Force on a current carrying wire in a magnetic field

Force on a current carrying wire in a magnetic field

$ \displaystyle \vec{F} = q(\vec{v}\times \vec{B}) $

We can say
$ \displaystyle d\vec{F} = dq(\vec{v}\times \vec{B} )$

$ \displaystyle d\vec{F} = dq(\frac{\vec{dl}}{dt} \times \vec{B} )$

$ \displaystyle d\vec{F} = I(\vec{dl}\times \vec{B} )$

Actually, this force gives the force on the charge carriers within the length dl

However, this force is converted, by collisions, into a force on the wire as a whole, a force which, moreover, is capable of doing work on the wire. The net force on a wire is found by integrating along length.

A corollary of this is that there is no net force on a current carrying loop in a uniform magnetic field.    In this case, l = 0

Fleming’s left-hand rule

The direction of the force F = l(L x B) is given by the Fleming’s left hand rule.
Close your left fist and then, ” shoot your index finger in the direction of the magnetic field. Relax your middle finger in the direction of the current. The force on the conductor is shown by the direction of the erect thumb .

Example : A conductor of length 2.5 m with one end located at z = 0 , x = 4m carries a current of 12 A parallel to the negative y-axis. Find the magnetic field in the region if the force on the conductor is 1.2 × 10-2 N in the direction (−i^ + k^)/√2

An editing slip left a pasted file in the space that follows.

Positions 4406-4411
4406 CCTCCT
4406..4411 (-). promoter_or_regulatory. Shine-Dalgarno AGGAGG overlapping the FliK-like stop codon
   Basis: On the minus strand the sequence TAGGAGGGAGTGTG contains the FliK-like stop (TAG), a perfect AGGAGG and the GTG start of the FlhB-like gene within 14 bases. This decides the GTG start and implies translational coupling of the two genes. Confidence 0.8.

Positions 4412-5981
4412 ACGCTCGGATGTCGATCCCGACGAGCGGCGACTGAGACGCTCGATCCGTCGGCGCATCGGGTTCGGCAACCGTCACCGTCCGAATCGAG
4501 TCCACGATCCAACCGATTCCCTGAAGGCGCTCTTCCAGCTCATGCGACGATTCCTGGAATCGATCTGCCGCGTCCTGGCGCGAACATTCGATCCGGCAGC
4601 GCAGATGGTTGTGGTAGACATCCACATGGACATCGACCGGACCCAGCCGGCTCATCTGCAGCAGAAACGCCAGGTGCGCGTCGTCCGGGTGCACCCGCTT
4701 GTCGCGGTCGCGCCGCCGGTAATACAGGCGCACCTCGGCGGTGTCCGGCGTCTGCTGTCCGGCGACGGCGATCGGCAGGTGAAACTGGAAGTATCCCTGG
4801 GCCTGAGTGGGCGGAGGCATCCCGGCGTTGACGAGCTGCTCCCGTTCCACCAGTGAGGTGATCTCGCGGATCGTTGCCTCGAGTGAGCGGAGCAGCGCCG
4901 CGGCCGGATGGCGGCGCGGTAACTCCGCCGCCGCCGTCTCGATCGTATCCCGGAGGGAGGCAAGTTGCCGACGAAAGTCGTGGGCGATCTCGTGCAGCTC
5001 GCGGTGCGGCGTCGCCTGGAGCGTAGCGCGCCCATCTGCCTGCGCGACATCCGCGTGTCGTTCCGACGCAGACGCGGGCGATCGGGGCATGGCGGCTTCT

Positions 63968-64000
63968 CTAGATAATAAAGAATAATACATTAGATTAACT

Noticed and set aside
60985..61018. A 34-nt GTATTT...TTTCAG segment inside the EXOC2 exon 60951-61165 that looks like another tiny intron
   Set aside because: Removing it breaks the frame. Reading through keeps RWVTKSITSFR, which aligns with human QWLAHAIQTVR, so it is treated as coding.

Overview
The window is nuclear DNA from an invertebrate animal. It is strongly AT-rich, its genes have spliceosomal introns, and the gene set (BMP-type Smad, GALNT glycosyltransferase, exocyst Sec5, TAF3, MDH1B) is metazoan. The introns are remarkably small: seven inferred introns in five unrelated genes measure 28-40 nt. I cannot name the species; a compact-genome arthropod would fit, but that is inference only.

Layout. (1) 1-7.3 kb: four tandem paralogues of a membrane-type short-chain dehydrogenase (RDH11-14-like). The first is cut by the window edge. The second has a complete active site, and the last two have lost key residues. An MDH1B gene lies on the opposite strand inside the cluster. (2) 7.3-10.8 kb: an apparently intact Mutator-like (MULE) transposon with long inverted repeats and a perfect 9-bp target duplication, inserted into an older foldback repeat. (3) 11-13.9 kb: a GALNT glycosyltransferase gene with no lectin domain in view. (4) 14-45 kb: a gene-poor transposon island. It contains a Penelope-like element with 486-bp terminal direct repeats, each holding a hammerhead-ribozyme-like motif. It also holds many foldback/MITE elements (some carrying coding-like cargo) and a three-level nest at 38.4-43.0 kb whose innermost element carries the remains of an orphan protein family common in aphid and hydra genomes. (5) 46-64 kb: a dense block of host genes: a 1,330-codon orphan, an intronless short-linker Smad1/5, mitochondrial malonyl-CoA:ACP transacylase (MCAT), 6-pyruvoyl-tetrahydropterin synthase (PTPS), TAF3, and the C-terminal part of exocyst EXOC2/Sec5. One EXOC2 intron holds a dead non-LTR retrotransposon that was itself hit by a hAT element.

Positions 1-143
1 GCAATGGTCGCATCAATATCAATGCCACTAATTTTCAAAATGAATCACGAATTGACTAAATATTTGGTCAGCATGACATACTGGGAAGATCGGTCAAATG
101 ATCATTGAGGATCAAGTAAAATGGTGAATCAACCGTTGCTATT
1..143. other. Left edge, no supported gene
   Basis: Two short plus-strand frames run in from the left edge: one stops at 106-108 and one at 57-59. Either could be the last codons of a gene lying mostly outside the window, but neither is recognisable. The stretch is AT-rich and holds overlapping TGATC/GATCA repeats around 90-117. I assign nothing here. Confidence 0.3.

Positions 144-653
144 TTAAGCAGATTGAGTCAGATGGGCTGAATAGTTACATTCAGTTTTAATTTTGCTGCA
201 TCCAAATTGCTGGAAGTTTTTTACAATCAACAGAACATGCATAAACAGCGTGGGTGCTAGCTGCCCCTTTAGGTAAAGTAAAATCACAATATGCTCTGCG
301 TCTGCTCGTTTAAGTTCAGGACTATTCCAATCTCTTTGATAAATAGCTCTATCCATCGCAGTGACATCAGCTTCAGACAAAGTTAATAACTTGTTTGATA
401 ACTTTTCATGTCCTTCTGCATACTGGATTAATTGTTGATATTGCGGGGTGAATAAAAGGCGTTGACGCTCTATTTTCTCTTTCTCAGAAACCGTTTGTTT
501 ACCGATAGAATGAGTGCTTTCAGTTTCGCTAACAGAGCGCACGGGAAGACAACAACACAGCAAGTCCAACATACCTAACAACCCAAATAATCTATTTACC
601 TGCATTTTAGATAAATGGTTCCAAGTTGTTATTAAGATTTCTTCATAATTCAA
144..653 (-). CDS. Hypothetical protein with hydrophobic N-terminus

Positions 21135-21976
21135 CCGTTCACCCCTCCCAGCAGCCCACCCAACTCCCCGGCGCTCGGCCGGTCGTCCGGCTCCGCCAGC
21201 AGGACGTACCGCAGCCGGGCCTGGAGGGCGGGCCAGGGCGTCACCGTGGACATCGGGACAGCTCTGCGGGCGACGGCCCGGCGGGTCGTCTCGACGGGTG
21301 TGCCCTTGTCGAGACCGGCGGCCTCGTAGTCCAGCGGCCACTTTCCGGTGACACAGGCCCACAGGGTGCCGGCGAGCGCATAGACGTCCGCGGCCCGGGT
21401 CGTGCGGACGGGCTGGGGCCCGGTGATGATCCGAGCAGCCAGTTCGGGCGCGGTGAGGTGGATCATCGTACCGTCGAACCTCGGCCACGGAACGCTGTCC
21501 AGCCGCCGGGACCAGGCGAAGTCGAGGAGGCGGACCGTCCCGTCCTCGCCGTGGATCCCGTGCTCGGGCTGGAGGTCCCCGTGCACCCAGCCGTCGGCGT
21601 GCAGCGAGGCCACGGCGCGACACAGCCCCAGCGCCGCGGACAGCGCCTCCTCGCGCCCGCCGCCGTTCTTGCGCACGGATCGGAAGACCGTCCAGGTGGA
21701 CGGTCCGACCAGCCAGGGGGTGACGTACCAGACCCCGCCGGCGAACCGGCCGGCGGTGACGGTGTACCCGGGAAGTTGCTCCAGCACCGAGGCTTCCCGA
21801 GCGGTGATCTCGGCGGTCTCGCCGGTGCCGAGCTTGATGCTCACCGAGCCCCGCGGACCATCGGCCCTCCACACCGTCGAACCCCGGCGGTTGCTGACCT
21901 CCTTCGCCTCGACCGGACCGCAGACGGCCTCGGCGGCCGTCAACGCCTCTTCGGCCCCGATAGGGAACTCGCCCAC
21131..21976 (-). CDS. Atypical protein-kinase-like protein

Also Read:

→ Biot-Savart’s Law
→Magnetic field due to straight conductor carrying current
→ Magnetic field due to Circular Loop
→ Magnetic field at the axis of Circular Loop
→ Solved Examples on Magnetic field due to circular loop
→ Ampere’s Circuital Law & its Applications
→ Magnetic field on the axis of a long solenoid
→ Motion of charged particle in a magnetic field
→ Deviation of charged particle in uniform magnetic field & Cyclotron
→ Force between two parallel current carrying wires
→Torque on a current carrying loop in a uniform magnetic field
→ Moving coil Galvanometer

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